Education Partnerships Summer Fellows connect with local students
The Education Partnerships (EdP) Summer Fellowship programs hosted local early childhood and secondary education students in June and July for tutoring and mentoring relationships that support their academic goals.
The East Palo Alto Stanford Academy (EPASA) and High School Support Initiative (HSSI) programs offered a holistic academic experience for middle school and high school students, while the Ravenswood Reads Summer Boost program centered on early childhood education. Through tutoring and mentoring relationships and research efforts, fellows were able to build community and address education equity in their work.
Ravenswood Reads Summer Boost Program
The Ravenswood Reads Summer Boost Program underwent significant changes in its second year, partnering with other centers to incorporate research as a major component of the program and including high school students as intern tutors. This was also the first year that the program took place entirely in person.
In the program, five EdP fellows provided intensive literacy training for 33 local high school and college students who were volunteering in classrooms with the Boys & Girls Club of the Peninsula. For four weeks, students had tutoring sessions each morning before working with approximately 150 first and second grade students.
Through a collaboration with the Language to Literacy Research Lab in the Graduate School of Education, pre- and post-test surveys were given to fellows, intern tutors, and staff at Boys & Girls Club in order to research the effectiveness of the program. The students receiving literacy training would take an assessment test to gauge their reading skills through the Rapid Online Assessment of Reading (ROAR) project at Stanford.
"This wouldn't have been possible without all of the partnerships that we had been working to put in place since October of last year," said Renee Scott, director of early education for Education Partnerships at the Haas Center. "We have taken a lot of learnings away from this to understand whether the program is a viable model."
The fellows were engaged with the secondary education program fellows throughout the program, working on leadership skills and having larger conversations about topics that would inform their work, such as access and equity in education.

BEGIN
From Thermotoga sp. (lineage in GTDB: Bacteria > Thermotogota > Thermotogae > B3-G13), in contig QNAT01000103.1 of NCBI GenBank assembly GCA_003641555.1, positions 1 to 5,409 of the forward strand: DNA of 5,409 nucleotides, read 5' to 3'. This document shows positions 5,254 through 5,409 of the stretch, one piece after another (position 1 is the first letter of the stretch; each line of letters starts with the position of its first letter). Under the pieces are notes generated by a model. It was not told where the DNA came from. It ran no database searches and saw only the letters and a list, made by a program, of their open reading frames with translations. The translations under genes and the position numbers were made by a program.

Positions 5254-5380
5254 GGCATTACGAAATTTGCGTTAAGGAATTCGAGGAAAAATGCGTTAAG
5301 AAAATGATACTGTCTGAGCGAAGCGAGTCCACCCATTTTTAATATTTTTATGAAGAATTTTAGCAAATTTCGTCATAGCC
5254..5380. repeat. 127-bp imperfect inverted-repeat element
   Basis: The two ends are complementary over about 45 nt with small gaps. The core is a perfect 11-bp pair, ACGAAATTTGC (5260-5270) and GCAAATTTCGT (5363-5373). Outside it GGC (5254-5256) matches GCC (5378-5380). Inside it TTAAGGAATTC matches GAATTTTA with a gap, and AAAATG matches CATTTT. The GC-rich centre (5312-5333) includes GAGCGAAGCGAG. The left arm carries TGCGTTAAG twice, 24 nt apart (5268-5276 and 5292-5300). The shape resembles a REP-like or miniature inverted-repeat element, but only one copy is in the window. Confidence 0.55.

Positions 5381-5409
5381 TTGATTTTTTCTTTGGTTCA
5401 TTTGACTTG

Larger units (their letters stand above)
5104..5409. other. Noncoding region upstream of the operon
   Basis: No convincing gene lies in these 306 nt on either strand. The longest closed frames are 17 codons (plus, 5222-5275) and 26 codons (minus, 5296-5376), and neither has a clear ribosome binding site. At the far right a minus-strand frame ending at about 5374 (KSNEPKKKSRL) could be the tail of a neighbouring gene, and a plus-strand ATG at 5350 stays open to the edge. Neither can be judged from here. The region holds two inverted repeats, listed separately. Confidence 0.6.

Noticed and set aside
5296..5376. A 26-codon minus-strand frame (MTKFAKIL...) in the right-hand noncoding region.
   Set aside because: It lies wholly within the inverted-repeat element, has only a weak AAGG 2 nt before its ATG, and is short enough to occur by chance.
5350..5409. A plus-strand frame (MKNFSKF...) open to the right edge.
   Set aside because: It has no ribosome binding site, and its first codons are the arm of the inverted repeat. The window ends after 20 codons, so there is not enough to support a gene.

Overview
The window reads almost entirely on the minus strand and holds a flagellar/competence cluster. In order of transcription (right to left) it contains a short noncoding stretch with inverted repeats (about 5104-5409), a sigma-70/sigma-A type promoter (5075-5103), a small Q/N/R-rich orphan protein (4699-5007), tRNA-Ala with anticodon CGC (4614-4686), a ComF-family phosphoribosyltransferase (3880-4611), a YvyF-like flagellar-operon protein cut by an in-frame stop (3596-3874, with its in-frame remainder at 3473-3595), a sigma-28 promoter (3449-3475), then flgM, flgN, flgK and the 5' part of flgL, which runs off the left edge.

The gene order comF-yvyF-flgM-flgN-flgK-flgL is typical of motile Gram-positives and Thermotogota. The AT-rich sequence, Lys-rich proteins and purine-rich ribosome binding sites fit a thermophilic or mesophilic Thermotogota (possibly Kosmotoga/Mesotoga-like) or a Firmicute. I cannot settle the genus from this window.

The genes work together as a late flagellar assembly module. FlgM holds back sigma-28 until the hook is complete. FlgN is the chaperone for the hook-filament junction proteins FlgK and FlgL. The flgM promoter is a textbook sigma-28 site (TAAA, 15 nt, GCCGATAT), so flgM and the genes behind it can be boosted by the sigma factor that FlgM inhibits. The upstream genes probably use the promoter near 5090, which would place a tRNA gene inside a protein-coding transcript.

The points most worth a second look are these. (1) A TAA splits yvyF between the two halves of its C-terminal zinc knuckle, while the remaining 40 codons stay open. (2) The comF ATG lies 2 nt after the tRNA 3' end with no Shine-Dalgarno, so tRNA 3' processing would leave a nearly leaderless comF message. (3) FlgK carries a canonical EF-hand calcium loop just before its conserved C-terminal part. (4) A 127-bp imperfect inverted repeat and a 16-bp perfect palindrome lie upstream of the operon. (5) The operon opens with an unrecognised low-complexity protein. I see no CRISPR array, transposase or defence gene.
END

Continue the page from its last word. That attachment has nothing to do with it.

EPASA and HSSI Programs
The guiding theme for secondary education programs EPASA and HSSI was "Mirror, Mirror, on the wall: How can we have it all?” Reflections on Community, Belonging, and Wholeness."
Six EdP fellows worked as teachers and teacher assistants in 11 different classrooms, serving over 130 students in Menlo-Atherton’s summer school program. They delivered curriculum, helped students complete assignments, and served as mentors. As part of their work with Menlo-Atherton summer school, the fellows also organized and facilitated two school-wide community building and mental health days, where they led wellness workshops, taught dance, and made jewelry.
Following a full day of classes, the fellows facilitated enrichment activities, workshops, and field trips for a cohort of 25 students, with the goal of fostering a sense of community on campus and deepening their personal sense of leadership and agency. A wide range of areas were covered, from STEM education to the role of art in mental health.
Through six different field trips to locations that included Pescadero and UC Berkeley, students continued their learning with experiential opportunities to examine public versus private education systems and local conservation efforts, among other topics.
A highlight of the summer was a partnership with Anamatangi Polynesian Voices for a culturally grounded workshop where youth explored aspects of their identity, discussed
solidarity across difference, and engaged in movement practice.
The overarching goal surrounding these experiences was for students to achieve their academic goals while also reflecting on what it looks like to create a space of belonging for all and what their role in that process might look like.
Armando Castillo, the coordinator for 49ers Academy, saw this reflected in the fellows' interactions with the students:
"One of the intended outcomes this summer was to build community amongst our youth, and I truly believe we accomplished this. The fellows’ dedication and patience empowered our youth to learn and build relationships with each other and the staff.
A highlight of the summer was watching the fellows learn and grow as educators. They took what they learned from the teachers they were paired with and implemented it to ensure the youth had a positive first time experience in high school."
While the summer has been full of opportunities for the students, programming won't end with these summer programs. HSSI tutor-mentors will continue to support the high school students as they adjust to a new academic year in the fall at Menlo-Atherton high schools.